Red Deer - Cervus elaphus
Britain's largest land mammal, the male (stag) is larger than the female (hind) and has well developed branching antlers. Summer coat is red brown but it becomes more grey/brown in winter.
This species occupies a range of habitats including grassland, woodland and upland moors.
All year round
The male's antlers are shed each February, reappear in the spring and become larger with each successive season. Lives in separate sex herds for much of the year, and spends much of the day resting or wallowing in mud, being most active from dusk to dawn. The autumn 'rut' precedes mating.
Red Deer are patchily distributed in the UK; they are widespread and locally common in the north of Scotland. Populations in Scotland and the north-west of England represent native stock, whereas in south-west Scotland and most of England they are likely to be escapees from deer parks. Conservation efforts have resulted in an increase of Red Deer populations.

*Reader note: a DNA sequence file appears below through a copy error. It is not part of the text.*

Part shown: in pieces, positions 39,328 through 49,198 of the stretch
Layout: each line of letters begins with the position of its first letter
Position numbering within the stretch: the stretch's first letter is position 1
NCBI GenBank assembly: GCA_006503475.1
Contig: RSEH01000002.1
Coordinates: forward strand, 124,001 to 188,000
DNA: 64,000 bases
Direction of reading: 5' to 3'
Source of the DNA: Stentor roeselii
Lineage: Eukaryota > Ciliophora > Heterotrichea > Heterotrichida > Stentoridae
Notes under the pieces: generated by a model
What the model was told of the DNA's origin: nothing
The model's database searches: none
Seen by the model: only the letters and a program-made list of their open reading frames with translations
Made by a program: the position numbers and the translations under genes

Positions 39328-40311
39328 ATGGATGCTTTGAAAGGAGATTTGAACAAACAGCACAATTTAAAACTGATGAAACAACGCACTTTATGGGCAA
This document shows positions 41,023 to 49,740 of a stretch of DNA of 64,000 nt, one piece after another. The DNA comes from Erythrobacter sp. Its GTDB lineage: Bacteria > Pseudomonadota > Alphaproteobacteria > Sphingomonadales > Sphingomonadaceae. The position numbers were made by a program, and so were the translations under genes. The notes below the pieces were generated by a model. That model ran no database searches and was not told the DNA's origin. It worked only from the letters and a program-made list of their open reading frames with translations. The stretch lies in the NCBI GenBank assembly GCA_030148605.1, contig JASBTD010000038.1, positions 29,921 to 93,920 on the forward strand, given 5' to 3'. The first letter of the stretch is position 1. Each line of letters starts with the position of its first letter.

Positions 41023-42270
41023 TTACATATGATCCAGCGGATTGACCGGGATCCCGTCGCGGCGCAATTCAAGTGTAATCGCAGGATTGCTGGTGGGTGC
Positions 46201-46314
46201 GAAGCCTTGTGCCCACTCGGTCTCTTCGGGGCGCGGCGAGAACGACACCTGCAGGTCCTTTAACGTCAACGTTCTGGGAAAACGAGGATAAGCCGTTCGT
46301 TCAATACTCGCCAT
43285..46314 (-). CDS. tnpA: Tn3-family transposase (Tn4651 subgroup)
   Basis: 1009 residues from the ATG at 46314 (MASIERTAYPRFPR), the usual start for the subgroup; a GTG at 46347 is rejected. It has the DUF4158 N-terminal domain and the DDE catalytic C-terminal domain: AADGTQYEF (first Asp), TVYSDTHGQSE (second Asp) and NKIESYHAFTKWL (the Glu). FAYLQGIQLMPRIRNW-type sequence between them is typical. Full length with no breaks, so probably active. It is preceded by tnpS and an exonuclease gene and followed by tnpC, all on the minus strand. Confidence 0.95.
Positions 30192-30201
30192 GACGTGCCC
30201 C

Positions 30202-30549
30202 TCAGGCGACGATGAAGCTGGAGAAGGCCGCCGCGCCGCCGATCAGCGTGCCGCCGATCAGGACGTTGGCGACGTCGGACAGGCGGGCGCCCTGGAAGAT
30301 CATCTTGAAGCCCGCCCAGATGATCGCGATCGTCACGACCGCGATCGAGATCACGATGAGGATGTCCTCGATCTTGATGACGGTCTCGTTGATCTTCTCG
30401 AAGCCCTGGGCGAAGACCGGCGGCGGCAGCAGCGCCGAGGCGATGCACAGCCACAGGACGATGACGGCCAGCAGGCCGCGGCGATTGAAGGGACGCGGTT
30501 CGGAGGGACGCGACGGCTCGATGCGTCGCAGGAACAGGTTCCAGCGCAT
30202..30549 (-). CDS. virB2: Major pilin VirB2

Park herds only in Leicestershire and Rutland.
Leicestershire & Rutland Map
Enter a town or village to see local records
Yellow squares = NBN records (all known data)
Coloured circles = NatureSpot records: 2020+ | 2015-2019 | pre-2015